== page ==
Higher bond yields are usually cited as a valuation constraint for equities, in particular for growth stocks that trade on higher PE multiples than their peers in the "value" basket. In practical terms, this means share prices for CSL ((CSL)), Afterpay Touch ((APT)), Xero ((XRO)) and WiseTech Global ((WTC)) should sell off more than, say, ANZ Bank ((ANZ)), Fortescue Metals ((FMG)), Woodside Petroleum ((WPL)) and Harvey Norman ((HVN)).
Plus your typical bond proxy -Vicinity Centres ((VCX)), Transurban ((TCL)) and the like- should sell off too to reset implied dividend yields at a higher level (to remain attractive yield stocks in the share market need to offer a higher yield because they represent higher risk than government bonds).
Historical data analysis by Morgan Stanley suggests changing dynamics in bond markets effectively set the framework for which stocks and sectors perform. Morgan Stanley strategists believe US Treasuries have now moved into the "Bear Steepening" phase on the far right, or maybe into "Bear Flattening" on the left.
Either way, this suggests miners and energy stocks are but the only places to be for investors seeking outperformance (plus maybe Consumer Discretionary).
In practice, however, things are seldom that straightforward and simple. For starters, few will deny clouds are forming for the Australian economy, in particular if global growth continues to decelerate. Financial markets might price in potential RBA rate hikes next year on the back of a weakening AUD, but surely falling house prices in combination with record high household debt, low wages growth and tightening credit are sufficient reasons for the RBA to sit on its hands for much longer?
Also, AUD/USD traded at 78c at the beginning of the calendar year. It is now threatening to break below 70c. At what point does this become a positive factor for foreign earners who mostly trade on above market PE ratios?
Plus secular changes and tectonic shifts that have dominated the Australian economy and share market over the past five years are still very much alive as witnessed by profit warnings issued on Monday by ANZ Bank and InvoCare ((IVC)), accompanied by a private equity take-over approach for MYOB ((MYO)).
Witness, for example, the fact that share prices of Goodman Group ((GMG)) and Charter Hall ((CHC)) have held up remarkably well, including during the week past. In addition, the last two updates on Woodside Petroleum both were downgrades to Sell while Carsales ((CAR)) has now received three recommendation upgrades in two days (including from Baillieu Holst which is not included in the Australian Broker Call Report).
The most recent survey among institutional investors by Citi suggests share markets can still advance into year-end and in 2019, but a correction to the magnitude of -20% (exact timing unknown) could well be a genuine possibility. The correct interpretation is not that such a large correction is now guaranteed on the horizon, but more that risks seem skewed to the downside. No wonder most institutions are lifting their cash levels.
Cooler heads in the bond market are not anticipating further fast continuation for bonds, but bigger picture comfort doesn't tell us anything about short term possibilities. Investor nerves won't settle until US bonds do and the experience of the past few days has unmistakably damaged the general market psyche.
My personal advice is to raise your cash level (if you haven't already) by getting rid of low quality exposures, irrespective of whether they paid off or not, and irrespective of where the share price is heading.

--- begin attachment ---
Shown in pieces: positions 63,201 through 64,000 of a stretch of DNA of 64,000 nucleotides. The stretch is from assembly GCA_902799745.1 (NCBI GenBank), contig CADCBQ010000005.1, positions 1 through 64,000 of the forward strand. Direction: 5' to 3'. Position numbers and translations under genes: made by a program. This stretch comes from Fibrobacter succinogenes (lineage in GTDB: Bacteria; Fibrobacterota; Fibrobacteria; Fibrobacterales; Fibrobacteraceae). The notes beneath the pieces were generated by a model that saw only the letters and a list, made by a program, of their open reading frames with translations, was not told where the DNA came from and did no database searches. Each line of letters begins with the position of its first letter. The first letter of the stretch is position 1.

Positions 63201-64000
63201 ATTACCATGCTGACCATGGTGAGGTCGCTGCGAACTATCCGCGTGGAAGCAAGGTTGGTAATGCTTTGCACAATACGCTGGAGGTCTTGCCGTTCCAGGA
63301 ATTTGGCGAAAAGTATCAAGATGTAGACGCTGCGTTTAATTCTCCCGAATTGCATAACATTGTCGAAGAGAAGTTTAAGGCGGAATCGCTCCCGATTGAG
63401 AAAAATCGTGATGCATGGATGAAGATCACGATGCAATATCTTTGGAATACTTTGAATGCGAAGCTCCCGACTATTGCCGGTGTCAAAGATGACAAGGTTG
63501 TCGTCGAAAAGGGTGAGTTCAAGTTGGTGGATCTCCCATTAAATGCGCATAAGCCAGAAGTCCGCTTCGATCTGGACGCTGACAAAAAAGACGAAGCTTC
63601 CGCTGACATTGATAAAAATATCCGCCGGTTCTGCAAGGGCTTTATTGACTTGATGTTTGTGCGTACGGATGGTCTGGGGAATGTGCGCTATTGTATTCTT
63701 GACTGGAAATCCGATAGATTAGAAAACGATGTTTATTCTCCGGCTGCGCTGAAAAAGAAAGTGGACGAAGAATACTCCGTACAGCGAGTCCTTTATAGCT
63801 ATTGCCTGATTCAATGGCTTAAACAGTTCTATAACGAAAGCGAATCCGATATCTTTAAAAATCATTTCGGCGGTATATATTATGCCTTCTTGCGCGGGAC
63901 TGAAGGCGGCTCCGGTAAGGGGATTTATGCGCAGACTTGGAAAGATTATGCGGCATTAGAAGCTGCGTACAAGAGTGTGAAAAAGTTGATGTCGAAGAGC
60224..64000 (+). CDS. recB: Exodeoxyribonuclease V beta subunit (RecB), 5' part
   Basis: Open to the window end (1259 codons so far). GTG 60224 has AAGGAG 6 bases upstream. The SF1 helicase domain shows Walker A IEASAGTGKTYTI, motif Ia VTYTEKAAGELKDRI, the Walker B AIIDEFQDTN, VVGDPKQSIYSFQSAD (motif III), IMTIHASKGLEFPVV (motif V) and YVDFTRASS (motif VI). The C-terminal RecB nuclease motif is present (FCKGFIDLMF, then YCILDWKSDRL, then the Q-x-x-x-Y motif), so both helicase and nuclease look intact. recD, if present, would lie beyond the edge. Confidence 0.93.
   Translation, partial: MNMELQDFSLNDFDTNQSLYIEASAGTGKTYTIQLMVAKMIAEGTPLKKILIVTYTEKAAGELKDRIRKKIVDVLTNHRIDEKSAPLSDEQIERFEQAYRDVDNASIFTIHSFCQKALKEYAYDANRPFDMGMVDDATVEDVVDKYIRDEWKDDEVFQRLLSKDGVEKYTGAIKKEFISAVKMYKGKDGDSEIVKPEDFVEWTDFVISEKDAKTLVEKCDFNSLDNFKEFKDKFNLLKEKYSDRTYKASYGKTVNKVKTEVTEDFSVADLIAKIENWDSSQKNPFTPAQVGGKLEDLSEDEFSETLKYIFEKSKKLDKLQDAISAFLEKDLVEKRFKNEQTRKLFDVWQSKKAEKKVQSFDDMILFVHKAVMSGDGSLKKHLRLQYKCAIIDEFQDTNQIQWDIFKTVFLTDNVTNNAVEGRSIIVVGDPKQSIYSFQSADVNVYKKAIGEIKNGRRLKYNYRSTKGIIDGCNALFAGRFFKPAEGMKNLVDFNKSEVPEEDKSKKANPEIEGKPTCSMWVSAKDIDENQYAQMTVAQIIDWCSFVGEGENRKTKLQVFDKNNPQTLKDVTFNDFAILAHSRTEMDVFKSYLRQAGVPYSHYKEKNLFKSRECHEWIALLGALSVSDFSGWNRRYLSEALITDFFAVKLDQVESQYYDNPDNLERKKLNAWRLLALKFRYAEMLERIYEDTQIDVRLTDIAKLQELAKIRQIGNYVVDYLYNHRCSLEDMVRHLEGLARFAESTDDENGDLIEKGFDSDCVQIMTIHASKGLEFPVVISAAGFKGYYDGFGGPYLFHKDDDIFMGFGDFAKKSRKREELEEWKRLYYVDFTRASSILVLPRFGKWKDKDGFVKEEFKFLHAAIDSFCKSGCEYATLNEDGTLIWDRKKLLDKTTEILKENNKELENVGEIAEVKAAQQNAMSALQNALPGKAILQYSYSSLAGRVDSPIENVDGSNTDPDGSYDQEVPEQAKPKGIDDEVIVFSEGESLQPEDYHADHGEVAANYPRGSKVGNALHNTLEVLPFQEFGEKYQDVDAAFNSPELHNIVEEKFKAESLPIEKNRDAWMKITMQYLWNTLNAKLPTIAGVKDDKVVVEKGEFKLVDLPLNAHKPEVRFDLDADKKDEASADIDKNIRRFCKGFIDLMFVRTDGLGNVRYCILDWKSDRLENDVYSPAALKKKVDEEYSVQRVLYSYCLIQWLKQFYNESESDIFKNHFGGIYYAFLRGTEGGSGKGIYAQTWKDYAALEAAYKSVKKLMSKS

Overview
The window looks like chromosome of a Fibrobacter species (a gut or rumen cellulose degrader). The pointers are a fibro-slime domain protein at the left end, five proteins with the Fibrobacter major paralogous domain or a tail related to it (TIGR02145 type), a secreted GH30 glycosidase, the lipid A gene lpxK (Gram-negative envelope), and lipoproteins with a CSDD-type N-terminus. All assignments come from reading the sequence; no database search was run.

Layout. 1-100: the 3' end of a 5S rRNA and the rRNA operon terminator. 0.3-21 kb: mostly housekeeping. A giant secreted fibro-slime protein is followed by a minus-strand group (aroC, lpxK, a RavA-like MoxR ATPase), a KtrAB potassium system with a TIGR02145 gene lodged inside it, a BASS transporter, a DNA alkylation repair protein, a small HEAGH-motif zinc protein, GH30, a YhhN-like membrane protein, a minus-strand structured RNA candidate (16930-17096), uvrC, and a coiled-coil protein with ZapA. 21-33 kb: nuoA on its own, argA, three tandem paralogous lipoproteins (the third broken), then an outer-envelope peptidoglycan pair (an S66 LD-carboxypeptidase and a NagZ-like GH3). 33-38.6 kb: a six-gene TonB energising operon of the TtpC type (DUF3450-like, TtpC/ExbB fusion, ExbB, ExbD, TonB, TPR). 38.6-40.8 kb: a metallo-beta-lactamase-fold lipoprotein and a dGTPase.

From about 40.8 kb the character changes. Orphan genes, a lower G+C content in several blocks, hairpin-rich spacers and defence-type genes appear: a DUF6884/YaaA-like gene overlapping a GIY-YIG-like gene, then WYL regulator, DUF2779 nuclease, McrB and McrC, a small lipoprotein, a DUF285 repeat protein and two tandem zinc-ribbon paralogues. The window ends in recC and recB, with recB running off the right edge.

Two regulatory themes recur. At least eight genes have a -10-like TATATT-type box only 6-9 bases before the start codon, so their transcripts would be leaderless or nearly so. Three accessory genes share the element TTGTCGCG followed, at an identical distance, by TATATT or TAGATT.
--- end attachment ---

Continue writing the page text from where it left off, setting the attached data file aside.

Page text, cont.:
It is against the background above that investors should digest the Conviction Calls in Part Two of this Weekly Insights.
See also: My Name Is Bond, published in July last year.
Rudi On TV
Lots of changes are taking place at Your Money, the renamed Sky News Business TV channel. As a result, the schedule below might be subject to changes:
This week my appearances on Your Money are scheduled as follows:
-Tuesday, 11.15am, Skype-link to discuss broker calls
-Friday, 11.15am, Skype-link to discuss broker calls
Rudi On Tour
-Presentation to AIA members and guests Chatswood, on October 10
-Presentation to ATAA members and guests Sydney, on 18 October
-AIA Celebrity Lunch, Brisbane, on November 3
(This story was written on Monday 8th October 2018. It was published on the Monday in the form of an email to paying subscribers at FNArena, and again on Wednesday as a story on the website. Part Two shall be published on Thursday).
(Do note that, in line with all my analyses, appearances and presentations, all of the above names and calculations are provided for educational purposes only. Investors should always consult with their licensed investment advisor first, before making any decisions. All views are mine and not by association FNArena's – see disclaimer on the website.
In addition, since FNArena runs a Model Portfolio based upon my research on All-Weather Performers it is more than likely that stocks mentioned are included in this Model Portfolio. For all questions about this: firstname.lastname@example.org or via the direct messaging system on the website).
BONUS PUBLICATIONS FOR FNARENA SUBSCRIBERS
Paid subscribers to FNArena (6 and 12 mnths) receive several bonus publications, at no extra cost, including:
– The AUD and the Australian Share Market (which stocks benefit from a weaker AUD, and which ones don't?)
– Make Risk Your Friend. Finding All-Weather Performers, January 2013 (The rationale behind investing in stocks that perform irrespective of the overall investment climate)
– Make Risk Your Friend. Finding All-Weather Performers, December 2014 (The follow-up that accounts for an ever changing world and updated stock selection)
– Change. Investing in a Low Growth World. eBook that sells through Amazon and other channels. Tackles the main issues impacting on investment strategies today and the world of tomorrow.
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(Do note that, in line with all my analyses, appearances and presentations, all of the above names and calculations are provided for educational purposes only. Investors should always consult with their licensed investment advisor first, before making any decisions.)